Yes, the usual reason people get lab grading is for sales purposes, usually it's the seller but occasionally buyers will order them as well.

 

I second the notion that any dealer who is selling a broken stone and calling it a VVS1 without major disclaimers (like calling it a potential VVS1) is a fraud. There IS a market for broken stones and it may indeed be lovely but he is starting out the presentation with an absolutely false premise and he surely knows this. The market for broken and damaged diamonds is decidedly complicated. Get professional assistance if you seriously want to get involved.

Edited by denverappraiser
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Vet your advisors first. '4 out of 5 jewelry store workers surveyed' is NOT a good methodology. Feel free to show it to your astrologer or your mother if that's whose opinion you value but the issue is the merits of the advisor BEFORE you decide on the merits of their opinion. The burden is on THEM to convince you that you should care what they think and the default answer is no. I'm a bit biased here, I make a living doing exactly this, but I would suggest you choose a well trained, well equipped, and independent, gemologist/appraiser who is working for you, not the seller and who has data supplied from a reliable and independent lab.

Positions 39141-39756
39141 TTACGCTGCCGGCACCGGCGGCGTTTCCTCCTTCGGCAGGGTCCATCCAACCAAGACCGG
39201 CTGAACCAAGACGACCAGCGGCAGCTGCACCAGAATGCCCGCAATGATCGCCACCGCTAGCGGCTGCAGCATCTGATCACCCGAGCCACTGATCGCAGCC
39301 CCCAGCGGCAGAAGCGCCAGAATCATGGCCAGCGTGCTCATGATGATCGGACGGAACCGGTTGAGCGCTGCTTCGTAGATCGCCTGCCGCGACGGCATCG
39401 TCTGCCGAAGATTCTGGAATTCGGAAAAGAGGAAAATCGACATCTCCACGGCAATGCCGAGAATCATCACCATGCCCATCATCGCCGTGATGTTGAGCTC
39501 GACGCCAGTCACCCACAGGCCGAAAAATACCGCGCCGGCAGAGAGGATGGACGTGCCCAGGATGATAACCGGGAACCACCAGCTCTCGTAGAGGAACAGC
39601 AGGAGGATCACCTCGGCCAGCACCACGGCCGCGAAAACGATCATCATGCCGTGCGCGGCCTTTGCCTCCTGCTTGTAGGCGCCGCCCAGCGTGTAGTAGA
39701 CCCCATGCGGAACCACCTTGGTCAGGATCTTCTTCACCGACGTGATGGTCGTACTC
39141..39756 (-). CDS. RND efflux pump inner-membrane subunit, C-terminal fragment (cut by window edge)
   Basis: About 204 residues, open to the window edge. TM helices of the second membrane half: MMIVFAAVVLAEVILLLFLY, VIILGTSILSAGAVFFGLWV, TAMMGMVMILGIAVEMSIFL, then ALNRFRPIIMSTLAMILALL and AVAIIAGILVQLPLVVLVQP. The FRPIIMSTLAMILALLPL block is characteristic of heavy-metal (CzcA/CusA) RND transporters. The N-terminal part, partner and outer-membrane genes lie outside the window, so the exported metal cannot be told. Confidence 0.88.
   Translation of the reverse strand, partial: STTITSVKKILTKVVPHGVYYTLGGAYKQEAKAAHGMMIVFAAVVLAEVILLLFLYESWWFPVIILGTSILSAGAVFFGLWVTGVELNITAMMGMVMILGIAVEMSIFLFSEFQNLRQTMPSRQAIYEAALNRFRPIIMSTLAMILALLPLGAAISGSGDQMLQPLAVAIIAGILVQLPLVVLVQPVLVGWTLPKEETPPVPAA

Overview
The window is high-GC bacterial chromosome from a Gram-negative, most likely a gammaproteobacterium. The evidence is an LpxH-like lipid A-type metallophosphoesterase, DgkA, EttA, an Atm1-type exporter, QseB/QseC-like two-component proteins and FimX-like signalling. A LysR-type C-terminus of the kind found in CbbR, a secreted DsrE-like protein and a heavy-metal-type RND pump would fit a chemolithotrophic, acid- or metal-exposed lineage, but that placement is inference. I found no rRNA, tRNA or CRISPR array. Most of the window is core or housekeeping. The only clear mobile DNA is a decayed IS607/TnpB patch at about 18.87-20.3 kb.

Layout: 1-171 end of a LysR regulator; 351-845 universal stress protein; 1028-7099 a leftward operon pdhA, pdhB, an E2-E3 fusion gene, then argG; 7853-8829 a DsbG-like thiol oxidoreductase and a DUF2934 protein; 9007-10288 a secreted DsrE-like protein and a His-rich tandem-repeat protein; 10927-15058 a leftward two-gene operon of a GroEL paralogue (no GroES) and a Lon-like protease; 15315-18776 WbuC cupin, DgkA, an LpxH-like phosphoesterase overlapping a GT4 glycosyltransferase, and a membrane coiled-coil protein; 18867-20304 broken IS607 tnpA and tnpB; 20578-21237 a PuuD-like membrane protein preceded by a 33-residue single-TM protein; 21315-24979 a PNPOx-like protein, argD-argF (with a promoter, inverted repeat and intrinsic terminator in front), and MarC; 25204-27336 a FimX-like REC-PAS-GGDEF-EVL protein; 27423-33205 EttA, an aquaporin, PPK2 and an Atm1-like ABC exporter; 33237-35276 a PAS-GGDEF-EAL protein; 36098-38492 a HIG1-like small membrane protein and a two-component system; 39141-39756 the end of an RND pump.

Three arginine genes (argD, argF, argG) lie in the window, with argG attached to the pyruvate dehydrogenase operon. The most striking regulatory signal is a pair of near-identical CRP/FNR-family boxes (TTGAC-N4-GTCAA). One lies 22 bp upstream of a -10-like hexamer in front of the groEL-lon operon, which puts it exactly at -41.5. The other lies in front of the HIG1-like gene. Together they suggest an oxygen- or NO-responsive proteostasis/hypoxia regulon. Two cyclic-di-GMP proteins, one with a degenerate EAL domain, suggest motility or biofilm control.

Do not buy from a dealer without a return policy. If you can't show it to your own expert before you put out some money (likely for security reasons), it is absolutely essential that you have the opportunity to do this immediately thereafter and that you have the right to undo the deal if you are unhappy for ANY reason. No restocking fees, no store credits and no restrictions on what is a legitimate complaint. If you don't love it after thinking about it for a while, it goes back. It's fair that they ask you to get on with it and put a certain amount of time pressure on you but this and the fact that returns need to be in the same condition as when you got it should be the only input the jeweler gets.

Edited by denverappraiser
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At the very least you should get a grading report from a reputable lab. Bear in mind that the argument "this diamond costs more because it's graded by this lab (usually GIA or AGS)" is complete taurine excrement. The price of a grading report by GIA - who publishes its price schedule here: www.gia.edu/lab-reports-services/fees_payment/lab_fees/Lab-Fee-Schedule-Diamond-US.pdf - is of the order of $100 for a diamond like the ones you are considering. The diamond costs more because it has "better" colour, or clarity, or cut, or is otherwise more desirable, not because it is graded by GIA or someone else. The lab report provides you as a consumer with a shortcut to assessing the reliability of the claims of the seller.